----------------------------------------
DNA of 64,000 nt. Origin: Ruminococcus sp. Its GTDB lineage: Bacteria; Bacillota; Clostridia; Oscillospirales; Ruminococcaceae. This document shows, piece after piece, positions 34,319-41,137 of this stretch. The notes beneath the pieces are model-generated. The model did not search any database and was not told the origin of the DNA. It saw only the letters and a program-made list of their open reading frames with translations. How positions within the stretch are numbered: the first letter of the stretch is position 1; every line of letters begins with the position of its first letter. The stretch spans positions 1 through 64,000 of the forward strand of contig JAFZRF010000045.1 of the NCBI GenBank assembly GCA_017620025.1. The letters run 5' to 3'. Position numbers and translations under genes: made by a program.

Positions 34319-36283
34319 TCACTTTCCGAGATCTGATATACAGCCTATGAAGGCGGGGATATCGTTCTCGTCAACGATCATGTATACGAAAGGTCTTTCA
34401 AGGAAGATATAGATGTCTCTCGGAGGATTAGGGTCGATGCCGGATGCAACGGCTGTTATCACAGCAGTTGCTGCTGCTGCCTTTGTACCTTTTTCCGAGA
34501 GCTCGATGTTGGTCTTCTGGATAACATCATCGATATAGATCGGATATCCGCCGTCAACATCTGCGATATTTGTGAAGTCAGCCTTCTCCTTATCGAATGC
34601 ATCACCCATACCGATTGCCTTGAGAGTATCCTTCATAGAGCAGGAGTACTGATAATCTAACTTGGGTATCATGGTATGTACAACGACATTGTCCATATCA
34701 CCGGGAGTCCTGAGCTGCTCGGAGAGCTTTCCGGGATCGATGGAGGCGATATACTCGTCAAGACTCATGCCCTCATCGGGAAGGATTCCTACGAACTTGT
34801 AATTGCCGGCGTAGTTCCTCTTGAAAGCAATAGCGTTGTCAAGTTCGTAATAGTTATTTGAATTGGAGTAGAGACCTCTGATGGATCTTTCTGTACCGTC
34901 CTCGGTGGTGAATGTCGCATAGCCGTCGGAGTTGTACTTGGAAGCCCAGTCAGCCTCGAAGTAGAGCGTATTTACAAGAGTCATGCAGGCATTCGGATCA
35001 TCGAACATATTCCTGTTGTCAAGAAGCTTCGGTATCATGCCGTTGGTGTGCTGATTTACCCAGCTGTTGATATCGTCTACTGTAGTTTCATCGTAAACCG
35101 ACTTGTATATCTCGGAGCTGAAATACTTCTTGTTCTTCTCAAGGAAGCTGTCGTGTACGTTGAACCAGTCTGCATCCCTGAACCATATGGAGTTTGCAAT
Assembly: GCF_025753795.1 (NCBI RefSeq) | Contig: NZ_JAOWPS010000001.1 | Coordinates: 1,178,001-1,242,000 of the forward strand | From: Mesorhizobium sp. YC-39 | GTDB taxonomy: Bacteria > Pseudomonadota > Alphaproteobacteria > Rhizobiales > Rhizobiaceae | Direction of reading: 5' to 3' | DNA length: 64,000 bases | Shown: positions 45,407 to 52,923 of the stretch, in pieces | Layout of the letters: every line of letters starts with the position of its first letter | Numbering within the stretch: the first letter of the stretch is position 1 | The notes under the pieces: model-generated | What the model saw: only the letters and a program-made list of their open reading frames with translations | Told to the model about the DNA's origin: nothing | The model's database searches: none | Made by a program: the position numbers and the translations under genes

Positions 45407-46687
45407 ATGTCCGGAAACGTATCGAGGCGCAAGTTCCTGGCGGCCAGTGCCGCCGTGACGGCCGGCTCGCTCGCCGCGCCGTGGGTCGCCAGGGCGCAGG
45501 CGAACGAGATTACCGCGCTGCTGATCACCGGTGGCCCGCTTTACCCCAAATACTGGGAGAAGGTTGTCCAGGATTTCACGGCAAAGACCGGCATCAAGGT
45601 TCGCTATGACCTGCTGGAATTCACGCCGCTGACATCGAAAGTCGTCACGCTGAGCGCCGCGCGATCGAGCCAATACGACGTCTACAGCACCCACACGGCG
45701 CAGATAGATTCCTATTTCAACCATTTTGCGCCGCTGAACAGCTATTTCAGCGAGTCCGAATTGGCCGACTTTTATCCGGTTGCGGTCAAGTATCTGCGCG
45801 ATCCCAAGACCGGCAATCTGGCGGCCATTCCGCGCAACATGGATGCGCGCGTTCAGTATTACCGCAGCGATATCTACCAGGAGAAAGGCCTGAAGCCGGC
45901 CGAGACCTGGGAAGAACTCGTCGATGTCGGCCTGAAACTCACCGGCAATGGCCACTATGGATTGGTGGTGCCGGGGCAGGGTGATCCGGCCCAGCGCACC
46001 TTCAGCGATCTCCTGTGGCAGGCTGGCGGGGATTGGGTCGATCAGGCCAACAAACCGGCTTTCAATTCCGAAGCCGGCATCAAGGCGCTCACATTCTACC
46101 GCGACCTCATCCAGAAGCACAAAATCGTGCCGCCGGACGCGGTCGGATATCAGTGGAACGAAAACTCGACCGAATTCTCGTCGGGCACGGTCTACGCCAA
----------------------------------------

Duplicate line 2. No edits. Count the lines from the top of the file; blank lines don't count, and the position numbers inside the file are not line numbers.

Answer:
Positions 34319-36283